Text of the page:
Iceland – Unusual festive traditions
Icelandic winter traditions are as bizarre as they are interesting. Icelanders are strong believers in mythical people and creatures that are said to inhabit the rural wilderness in the centre of the frozen island.

One tradition that outsiders struggle to grasp is the local belief in elves and goblins, and in the lead-up to Christmas, a group of elves known as the Yule Lads wreak havoc across the country. Starting 13 days before Christmas (25 December), Icelandic children leave an empty shoe on their window before bed, and when they are asleep one of the Yule Lads visits, leaving sweets or small gifts for good children, or rotting potatoes and coal, depending on how well behaved the children have been in the preceding day. Each of the 13 Lads are believed to have specific behaviours, causing random acts of mischief across the country: Stekkjarstaur harasses sheep, Giljagaur hides in drains waiting for opportunities to steal milk from cow sheds, Stúfur steals cooking pans to eat left over food, Hurðaskellir slams doors at night. Will the Yule Lads appear when you visit?

As is the norm across Scandinavia, food features heavily in Icelandic winter traditions, some of the dishes may not sound very appetising though. On Þorrablót (Thor’s Day), which falls on 22 January, Icelanders cook and share Viking foods to remember the Nordic god of thunder, Thor. Families come together to share local delicacies including fermented shark, scorched sheep heads, whey-pickled ram’s testicles, and jellied lamb meat. The flavours are a very acquired taste, but to truly understand Icelandic winter traditions, it is worth sampling them on a visit to this chilly North Atlantic island.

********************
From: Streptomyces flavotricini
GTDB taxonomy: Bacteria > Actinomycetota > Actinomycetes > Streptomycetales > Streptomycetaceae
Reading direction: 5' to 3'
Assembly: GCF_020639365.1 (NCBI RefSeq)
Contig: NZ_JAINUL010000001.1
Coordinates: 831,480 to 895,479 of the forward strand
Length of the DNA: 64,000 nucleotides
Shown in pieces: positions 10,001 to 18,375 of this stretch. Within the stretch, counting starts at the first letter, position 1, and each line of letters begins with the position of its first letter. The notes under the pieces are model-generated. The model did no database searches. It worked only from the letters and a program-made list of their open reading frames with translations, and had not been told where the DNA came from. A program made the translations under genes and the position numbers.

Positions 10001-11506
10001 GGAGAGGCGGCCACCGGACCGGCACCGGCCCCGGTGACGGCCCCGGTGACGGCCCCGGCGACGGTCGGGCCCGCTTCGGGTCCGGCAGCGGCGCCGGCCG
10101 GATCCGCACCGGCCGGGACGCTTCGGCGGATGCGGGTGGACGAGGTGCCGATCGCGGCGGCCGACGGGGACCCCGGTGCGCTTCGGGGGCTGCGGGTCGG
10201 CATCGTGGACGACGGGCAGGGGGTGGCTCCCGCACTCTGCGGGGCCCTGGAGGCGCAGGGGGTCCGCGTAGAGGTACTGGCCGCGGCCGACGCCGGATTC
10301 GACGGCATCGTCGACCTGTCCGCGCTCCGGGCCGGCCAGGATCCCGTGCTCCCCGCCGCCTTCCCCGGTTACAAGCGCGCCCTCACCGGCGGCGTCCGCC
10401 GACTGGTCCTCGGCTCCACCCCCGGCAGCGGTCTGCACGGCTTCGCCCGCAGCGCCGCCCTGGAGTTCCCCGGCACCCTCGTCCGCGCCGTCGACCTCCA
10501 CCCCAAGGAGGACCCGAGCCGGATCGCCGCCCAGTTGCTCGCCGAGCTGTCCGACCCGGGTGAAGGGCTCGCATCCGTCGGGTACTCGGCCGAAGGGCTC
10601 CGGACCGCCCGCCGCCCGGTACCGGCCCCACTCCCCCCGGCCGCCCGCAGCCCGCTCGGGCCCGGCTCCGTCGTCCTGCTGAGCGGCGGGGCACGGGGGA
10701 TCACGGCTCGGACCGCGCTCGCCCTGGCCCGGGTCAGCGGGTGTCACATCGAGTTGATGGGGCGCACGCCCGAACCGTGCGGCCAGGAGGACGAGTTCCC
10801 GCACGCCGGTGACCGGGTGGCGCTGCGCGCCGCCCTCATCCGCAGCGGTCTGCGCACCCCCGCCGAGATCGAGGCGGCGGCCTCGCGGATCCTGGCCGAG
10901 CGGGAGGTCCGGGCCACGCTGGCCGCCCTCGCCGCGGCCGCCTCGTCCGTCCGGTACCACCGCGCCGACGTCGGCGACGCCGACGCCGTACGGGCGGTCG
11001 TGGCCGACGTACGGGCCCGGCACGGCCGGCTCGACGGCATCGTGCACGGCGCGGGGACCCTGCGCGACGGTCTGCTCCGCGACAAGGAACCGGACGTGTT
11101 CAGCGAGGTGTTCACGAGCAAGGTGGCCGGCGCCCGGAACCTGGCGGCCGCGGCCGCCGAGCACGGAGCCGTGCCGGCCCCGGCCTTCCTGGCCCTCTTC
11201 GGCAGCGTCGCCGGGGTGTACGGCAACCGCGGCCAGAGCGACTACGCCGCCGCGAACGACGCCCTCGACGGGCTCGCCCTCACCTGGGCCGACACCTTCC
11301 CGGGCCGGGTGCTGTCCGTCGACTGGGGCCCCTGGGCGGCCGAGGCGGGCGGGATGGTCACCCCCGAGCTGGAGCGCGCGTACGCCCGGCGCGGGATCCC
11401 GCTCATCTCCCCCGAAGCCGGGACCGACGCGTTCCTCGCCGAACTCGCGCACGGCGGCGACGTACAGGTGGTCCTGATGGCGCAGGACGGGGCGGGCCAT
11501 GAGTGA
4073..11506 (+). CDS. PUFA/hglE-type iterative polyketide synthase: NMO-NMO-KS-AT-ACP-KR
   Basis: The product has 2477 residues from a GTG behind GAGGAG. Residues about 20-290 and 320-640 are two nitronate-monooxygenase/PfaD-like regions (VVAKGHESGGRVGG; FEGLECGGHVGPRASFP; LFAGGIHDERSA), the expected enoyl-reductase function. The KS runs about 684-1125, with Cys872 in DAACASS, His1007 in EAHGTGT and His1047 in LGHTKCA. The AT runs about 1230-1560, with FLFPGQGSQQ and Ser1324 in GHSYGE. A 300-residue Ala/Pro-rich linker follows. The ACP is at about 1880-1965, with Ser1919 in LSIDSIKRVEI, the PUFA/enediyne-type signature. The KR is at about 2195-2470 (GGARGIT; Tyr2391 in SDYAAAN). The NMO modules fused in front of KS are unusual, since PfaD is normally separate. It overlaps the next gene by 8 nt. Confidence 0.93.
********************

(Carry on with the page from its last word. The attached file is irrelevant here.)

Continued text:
Scandinavian winter traditions are complex and legendary, and are often difficult for outsiders to understand. Nonetheless though, the region is the perfect place to discover new and unfamiliar events and beliefs when temperatures drop and the nights grow longer. A unique insight into a part of the world that is growing in popularity with Gulf visitors looking for somewhere new to explore.

WORDS BY: JOE WORTHINGTON
PHOTOS BY: HENRIK TRYGG, JEPPE WIKSTROM